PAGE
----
Would you like to serve in the United States Senate in Indiana? Turns out you don’t even have to live there. And there is more than three decades of legal precedence.
U.S. Sen. Richard Lugar allegedly represents the people of the state of Indiana, a state where he has not resided for over 30 years.
In 1982, then-Indiana Attorney General Linley Pearson said that the senator is not required to actually live in the state he represents because he is acting “on business of this state or of the United States,” according to Will Rahn at The Daily Caller. The Attorney General issues legal opinions that are not binding. The AG does not make the law.
Here’s the truth: Sen. Richard Lugar is running for re-election in a state he has not lived in for over 30 years.
Should that matter to anyone in Indiana or the rest of the United States?
Lugar sold his home at 3200 Highwoods Court in Indianapolis shortly after first assuming office in 1977. But due to a loophole in Indiana law, both he and his wife Charlene Lugar are still registered to vote at that address.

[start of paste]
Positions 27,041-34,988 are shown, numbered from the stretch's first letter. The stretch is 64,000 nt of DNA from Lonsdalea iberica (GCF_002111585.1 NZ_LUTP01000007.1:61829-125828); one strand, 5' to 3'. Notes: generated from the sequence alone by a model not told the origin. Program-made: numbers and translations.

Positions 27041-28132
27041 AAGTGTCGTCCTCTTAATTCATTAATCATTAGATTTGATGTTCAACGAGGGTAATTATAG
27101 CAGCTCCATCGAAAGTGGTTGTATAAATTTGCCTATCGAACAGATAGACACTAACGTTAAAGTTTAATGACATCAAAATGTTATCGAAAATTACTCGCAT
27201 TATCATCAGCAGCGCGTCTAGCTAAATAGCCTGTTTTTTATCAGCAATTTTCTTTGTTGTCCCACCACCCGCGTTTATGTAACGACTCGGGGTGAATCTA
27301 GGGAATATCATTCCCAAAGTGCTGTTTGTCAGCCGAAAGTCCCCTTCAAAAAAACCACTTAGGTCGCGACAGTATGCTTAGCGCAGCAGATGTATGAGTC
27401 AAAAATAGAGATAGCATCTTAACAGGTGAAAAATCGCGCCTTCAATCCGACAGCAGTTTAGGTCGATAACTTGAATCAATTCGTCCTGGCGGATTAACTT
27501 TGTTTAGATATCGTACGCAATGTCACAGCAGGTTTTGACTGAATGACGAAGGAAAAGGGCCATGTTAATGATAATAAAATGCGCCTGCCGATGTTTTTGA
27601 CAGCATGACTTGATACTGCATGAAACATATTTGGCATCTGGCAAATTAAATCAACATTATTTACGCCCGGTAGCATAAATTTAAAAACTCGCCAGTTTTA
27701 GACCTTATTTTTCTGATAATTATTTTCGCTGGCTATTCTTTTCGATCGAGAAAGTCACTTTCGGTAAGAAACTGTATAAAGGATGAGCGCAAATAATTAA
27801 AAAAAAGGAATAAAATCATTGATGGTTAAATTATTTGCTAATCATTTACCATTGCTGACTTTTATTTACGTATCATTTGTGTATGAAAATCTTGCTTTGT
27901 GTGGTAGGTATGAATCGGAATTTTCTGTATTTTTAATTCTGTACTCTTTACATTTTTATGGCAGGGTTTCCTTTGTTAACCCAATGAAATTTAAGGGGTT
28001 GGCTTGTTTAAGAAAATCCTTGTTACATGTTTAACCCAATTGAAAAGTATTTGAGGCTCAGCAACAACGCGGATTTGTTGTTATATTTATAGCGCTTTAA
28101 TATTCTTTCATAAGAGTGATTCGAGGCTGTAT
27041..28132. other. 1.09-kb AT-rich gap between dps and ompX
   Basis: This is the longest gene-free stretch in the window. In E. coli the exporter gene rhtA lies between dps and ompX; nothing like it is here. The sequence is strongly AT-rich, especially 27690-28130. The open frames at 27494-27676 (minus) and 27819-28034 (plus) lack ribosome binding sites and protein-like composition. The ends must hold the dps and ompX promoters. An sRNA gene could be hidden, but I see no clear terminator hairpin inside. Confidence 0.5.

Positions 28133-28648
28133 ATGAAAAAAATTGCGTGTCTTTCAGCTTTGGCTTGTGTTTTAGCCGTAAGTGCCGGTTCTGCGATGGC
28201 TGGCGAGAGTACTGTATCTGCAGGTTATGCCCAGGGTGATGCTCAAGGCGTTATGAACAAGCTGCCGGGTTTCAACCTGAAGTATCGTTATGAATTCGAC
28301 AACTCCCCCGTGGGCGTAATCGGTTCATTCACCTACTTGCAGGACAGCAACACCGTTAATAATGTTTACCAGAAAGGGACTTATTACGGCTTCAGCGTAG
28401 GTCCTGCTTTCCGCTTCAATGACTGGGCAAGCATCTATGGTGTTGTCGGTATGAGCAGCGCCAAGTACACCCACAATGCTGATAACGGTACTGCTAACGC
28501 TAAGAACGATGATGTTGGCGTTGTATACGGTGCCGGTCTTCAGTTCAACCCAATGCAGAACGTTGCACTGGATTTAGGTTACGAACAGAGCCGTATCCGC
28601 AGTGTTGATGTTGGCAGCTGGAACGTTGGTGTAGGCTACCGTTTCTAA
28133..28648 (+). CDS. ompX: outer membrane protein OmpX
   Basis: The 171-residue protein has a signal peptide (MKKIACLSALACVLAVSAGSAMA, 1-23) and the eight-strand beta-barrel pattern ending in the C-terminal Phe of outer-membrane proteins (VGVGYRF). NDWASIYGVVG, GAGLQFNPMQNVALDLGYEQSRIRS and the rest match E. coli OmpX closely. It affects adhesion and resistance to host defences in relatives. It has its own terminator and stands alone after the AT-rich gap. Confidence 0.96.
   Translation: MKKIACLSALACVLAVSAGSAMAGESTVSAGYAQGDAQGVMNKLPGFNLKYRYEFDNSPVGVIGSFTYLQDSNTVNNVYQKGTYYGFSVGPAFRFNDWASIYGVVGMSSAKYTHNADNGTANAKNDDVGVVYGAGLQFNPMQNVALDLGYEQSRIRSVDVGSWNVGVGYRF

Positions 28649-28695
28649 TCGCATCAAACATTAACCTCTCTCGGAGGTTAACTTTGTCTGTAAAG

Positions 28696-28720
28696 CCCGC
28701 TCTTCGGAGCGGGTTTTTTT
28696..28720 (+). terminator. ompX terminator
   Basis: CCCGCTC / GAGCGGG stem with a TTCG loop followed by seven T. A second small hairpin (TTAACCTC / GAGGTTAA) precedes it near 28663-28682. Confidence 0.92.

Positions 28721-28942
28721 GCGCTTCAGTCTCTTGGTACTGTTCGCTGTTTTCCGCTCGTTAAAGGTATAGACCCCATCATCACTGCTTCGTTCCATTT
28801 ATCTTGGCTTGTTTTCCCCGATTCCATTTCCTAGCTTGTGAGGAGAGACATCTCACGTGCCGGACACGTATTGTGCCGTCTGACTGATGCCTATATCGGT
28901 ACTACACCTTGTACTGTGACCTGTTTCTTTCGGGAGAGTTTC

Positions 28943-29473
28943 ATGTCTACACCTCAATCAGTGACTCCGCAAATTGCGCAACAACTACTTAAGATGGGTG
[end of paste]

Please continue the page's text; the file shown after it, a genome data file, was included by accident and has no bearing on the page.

Greg Wright, an Indiana tea party member and certified fraud examiner, told The Daily Caller that he has been investigating Lugar’s residency situation “for a few weeks” and has not been paid for his efforts. He just heard one day from some tea party friends that Lugar didn’t actually live in the state, and took it upon himself to find out if it was true.
According to The Daily Caller, Richard Lugar and his wife Charlene both have driver’s licenses indicating that they currently live at 3200 Highwoods Court.
The current resident of 3200 Highwoods Court was surprised to hear that Lugar still claims that address as his own:
“I knew [Lugar] built it,” Hughes told TheDC. “Every now and then we get his mail, and we couldn’t figure out why after all these years we were still getting his mail every now and then. And now we know why.”
“I was surprised, but I was more surprised that no one seemed that interested,” she added.
Is it enough that Lugar slips through a loophole in the law? Would you be concerned if you found out a pol was claiming your address as his or her own? Would you be concerned if that same pol had a legal document – a driver’s license – indicating that he or she resided at your address?
I wonder which address he uses for his tax returns?
Only in America.
Read more: http://dailycaller.com